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Finney Drafts Legislation With ‘Standard of Ethics’ for State Contracts

Press release from TN Senate Democratic Caucus Chairman Lowe Finney; November 20, 2013:

NASHVILLE – State Sen. Lowe Finney has drafted legislation that will stop any state agency from entering a contract that allows a contractor to profit from its own recommendations.

“This bill stops companies from profiting from their own recommendations, as we’ve seen in the state’s building management contracts,” Sen. Finney said. “This bill sets a standard of ethics and protects taxpayers.”

The bill follows an audit by the state comptroller’s office that found flaws in the way the Department of General Services handled its contract with Jones Lang LaSalle for facility assessments, master planning and facility management services.

Auditors found that in two cases, the state’s contract with that company created organizational conflicts of interest where the contractor could profit from its own recommendations to the state.

The standards set forth in the legislation would put Tennessee in line with federal contract standards.

“The ideas of saving taxpayer dollars and having a standard of ethics on conflicts of interest are not mutually exclusive,” Sen. Finney said.

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NewsTracker Tax and Budget Transparency and Elections

More than $900K Missing from TN County Coffers Statewide

Taxpayers in Tennessee are owed more than $910,000 that has been stolen or cannot be accounted for, a state Comptroller’s report shows.

That figure represents the amount of money that county offices were still short at the end of fiscal year 2011, after audits revealed the missing money. County offices recovered more than $1.1 million of wayward funds last year.

The report reads like a how-to manual for public malfeasance.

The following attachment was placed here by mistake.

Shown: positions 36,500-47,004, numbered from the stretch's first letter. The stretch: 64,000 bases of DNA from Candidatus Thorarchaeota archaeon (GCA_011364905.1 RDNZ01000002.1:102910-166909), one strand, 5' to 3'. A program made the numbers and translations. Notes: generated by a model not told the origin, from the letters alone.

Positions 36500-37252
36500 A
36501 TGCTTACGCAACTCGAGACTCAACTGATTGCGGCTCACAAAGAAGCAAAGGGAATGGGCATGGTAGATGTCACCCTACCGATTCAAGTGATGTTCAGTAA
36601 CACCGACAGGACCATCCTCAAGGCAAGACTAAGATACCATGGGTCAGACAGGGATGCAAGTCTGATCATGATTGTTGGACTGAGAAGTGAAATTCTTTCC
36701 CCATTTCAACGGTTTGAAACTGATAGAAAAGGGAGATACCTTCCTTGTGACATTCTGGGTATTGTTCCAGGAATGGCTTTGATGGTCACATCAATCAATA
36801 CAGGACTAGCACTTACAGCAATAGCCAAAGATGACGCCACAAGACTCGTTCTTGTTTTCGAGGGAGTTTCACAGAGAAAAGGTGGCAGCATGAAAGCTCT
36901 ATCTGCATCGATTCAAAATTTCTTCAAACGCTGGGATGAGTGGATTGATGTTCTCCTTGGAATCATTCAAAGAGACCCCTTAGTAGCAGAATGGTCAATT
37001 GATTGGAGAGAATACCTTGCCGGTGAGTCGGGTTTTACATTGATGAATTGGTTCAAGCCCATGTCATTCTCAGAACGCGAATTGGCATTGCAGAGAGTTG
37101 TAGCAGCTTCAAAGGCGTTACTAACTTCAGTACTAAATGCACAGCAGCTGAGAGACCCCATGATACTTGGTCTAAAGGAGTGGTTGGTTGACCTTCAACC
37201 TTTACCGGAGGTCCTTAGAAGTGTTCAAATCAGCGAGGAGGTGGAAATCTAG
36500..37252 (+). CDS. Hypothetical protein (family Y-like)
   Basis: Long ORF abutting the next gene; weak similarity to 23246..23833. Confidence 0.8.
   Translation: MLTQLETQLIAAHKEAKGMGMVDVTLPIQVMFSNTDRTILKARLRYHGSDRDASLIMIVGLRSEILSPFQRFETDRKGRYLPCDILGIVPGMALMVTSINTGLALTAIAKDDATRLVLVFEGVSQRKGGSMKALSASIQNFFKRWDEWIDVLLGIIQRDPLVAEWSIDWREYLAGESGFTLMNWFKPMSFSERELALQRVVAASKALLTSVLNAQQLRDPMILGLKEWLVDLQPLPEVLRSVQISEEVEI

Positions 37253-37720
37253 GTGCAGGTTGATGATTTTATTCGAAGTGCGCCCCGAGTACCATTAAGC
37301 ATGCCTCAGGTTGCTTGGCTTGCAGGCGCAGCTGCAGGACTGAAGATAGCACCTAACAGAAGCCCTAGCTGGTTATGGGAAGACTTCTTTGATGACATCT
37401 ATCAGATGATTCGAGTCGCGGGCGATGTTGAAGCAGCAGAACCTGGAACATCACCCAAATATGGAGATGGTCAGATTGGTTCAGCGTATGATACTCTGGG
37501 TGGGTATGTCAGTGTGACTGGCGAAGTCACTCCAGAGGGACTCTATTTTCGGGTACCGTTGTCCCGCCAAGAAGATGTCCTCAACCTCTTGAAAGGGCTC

In Davidson County, a worker in the Metro Trustee’s office was involved in a scheme of stealing tax payments and then using future tax payments to cover up the thefts. More than $215,000 was stolen, and as of the end of June 2011 more than $90,000 was still outstanding.

Williamson County has the ignoble distinction of the largest outstanding balance. A bookkeeper in the animal control department, pleaded guilty to theft in November 2010 and was sentenced to eight years’ probation and ordered to pay back the $106,447.17 she had stolen. Auditors found the woman had “manipulated payroll logs, employee timecards and other documents” over five years, the Tennessean reported at the time. But as of last June, no restitution had been paid, the comptroller’s report says.

Unauthorized scrap-metal diversions are popular statewide, a theme picked up on by WPLN.

The comptroller’s office found workers taking the metal from the county trash heap, then reselling it, in six counties: Overton, Cumberland, Gibson, Johnson, Hardin and Cannon. The metal was worth at least $29,827.68, though likely much more because in half the cases auditors could not determine a value for the missing scrap.